Blue Bayou

Directed by Justin Chon Publishing House: Focus Features Released: 09.17.21 Review by | September 17, 2021 at 11:00 AM
6
by Kat Bittner

Basically: The country western ballad of Antonio LeBlanc as embodied by the Roy Orbison song of the same title: “When you’re saving nickels and saving dimes working til the sun don’t shine. Looking forward to happier times on Blue Bayou.” 

Blue Bayou does not hold back in its portrayal of the everyday trauma of living in America. When life continues to deal a bad hand to our flawed protagonist Antonio LeBlanc: What sacrifices is he willing to make in order to beat the odds and provide a comfortable life for his family? 

Part-time tattoo artist, Antonio LeBlanc (Justin Chon) is struggling. With a wife and step-daughter to support and a baby on the way he needs to find more work, but with a criminal record jobs are hard to come by. Yet Antonio is excellent at being a caring and devoted father to his stepdaughter Jessie, played with striking vulnerability by Sydney Kowalske. When Jessie is worried about how the new baby is going to monopolize Antonio’s attention he finds a novel way to help them bond, giving her a peek into his life outside the house.

Photo credit: Focus Features

However, soon their quiet home is disrupted. When Antonio and Kathy (an unrecognizable Alicia Vikander with tanned skin and an accent) argue in public, it catches the attention of Kathy’s ex/Jessie’s dad and his coworker… who are cops. And it turns out Antonio is not legally living in the country despite being married to an American citizen and adopted by white parents. What follows is struggle and sacrifice for Antonio and his family as they navigate a cruel system that keeps people in poverty and incarceration.

Side note: A shocking number of Korean adoptees, from over the last few decades of the 20th century, were not correctly processed through the immigration system.

Justin Chon gives a phenomenal and reserved performance as Antonio. His previous movies have portrayed working class Korean Americans going through various struggles, from store clerks trying to protect their shop (Gook) to a pair of estranged siblings coming to terms with their dad’s impending death (Ms. Purple). Each of Chon’s movies deal with perspectives of the Asian American experience, unknown to mainstream American audiences and yet all too familiar to these communities. Previously, immigrant stories in America have concentrated on making a new home in a new land but there is a newer crop of stories that portray the lives of those who have only known the US as home (e.g. Yellow Rose and The Sun is Also a Star). Blue Bayou is an emotional gut punch addition to this group.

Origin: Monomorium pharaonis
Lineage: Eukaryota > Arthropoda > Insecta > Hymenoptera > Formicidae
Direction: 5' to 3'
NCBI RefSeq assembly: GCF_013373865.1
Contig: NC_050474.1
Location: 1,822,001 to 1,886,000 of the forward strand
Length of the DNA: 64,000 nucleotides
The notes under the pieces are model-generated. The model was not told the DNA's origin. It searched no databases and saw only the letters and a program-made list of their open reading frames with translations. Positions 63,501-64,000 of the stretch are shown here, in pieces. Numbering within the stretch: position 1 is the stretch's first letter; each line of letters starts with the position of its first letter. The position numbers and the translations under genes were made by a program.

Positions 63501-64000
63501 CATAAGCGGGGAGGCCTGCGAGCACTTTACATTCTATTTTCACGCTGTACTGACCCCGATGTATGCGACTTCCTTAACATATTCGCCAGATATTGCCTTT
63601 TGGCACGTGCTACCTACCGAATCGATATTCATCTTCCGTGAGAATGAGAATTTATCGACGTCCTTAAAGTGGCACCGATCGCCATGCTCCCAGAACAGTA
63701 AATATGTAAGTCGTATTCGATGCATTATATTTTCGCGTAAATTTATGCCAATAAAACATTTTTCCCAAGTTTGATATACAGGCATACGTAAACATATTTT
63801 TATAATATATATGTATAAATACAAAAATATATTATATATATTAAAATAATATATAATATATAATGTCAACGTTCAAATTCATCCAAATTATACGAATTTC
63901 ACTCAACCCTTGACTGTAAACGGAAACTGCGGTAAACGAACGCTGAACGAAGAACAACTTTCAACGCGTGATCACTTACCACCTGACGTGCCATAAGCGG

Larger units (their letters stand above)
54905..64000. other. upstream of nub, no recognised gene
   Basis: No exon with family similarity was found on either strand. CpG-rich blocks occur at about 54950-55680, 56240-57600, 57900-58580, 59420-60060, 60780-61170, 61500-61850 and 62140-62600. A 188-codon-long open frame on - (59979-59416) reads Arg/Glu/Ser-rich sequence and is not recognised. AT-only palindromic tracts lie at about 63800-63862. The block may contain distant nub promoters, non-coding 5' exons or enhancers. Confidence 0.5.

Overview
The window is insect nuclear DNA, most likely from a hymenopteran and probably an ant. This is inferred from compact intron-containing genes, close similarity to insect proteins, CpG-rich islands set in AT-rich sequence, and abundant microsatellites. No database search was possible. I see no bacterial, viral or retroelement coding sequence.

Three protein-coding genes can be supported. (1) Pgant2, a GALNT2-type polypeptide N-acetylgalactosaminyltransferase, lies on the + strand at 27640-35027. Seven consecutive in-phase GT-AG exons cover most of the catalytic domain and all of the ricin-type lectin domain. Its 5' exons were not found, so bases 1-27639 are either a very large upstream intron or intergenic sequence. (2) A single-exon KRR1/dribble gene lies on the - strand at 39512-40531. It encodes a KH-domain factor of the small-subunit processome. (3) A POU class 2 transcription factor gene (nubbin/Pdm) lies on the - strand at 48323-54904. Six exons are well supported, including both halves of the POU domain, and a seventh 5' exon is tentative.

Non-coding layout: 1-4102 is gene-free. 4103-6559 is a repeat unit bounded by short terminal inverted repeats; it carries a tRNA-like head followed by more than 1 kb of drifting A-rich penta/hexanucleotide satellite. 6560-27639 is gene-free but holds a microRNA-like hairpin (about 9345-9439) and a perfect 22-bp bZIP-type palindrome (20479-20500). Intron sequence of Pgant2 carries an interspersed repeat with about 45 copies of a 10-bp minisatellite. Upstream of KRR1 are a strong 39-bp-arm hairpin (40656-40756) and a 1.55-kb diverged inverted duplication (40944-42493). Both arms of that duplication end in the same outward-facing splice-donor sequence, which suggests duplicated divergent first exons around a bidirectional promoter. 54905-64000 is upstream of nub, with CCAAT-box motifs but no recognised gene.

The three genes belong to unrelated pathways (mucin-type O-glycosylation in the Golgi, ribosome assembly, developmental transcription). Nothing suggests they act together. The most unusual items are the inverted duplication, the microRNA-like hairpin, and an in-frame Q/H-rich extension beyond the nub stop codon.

Photo credit: Focus Features

Blue Bayou may come across as heavy handed in its narrative; at worst, the story seems in danger of collapsing under how heavily the deck is stacked against its protagonist. However, what keeps the movie afloat are the stellar performances and chemistry among the family, forming both the heart and backbone of the story. As a viewer you keep rooting for Antonio and Kathy to catch a break, but what they have is each other’s love and simple pleasures: cookouts with new friends or domestic surprises like Jessie dying her hair black to look like her step-dad.   

What it comes down to are the sacrifices each of the parents are willing to make. By the movie’s gut punch of a final scene I could hear sniffles interspersed throughout the audience. What is heartbreaking is that the film is based on stories similar to Antonio’s. The most famous being Adam Crapser, a Korean adoptee abandoned by both sets of adopted parents who failed to apply for his citizenship. The film is radical in its belief that people, regardless of birthplace, have the right to stay in the only country they have called home—while showing the absolute cruelty of deporting ordinary people somewhere they have no roots in. What one can wish, as the last scene fades to black, is for eventual happy endings for the adoptees shown during the credits; who are going through their own immigration stories. At least the writer of this review can count themself as among the lucky ones whose family was able to reunite years later and live that piece of the American dream.

In the End: When the decks are stacked against Antonio and his family, Blue Bayou shows the sacrifices they are willing to make in order to stay together in America.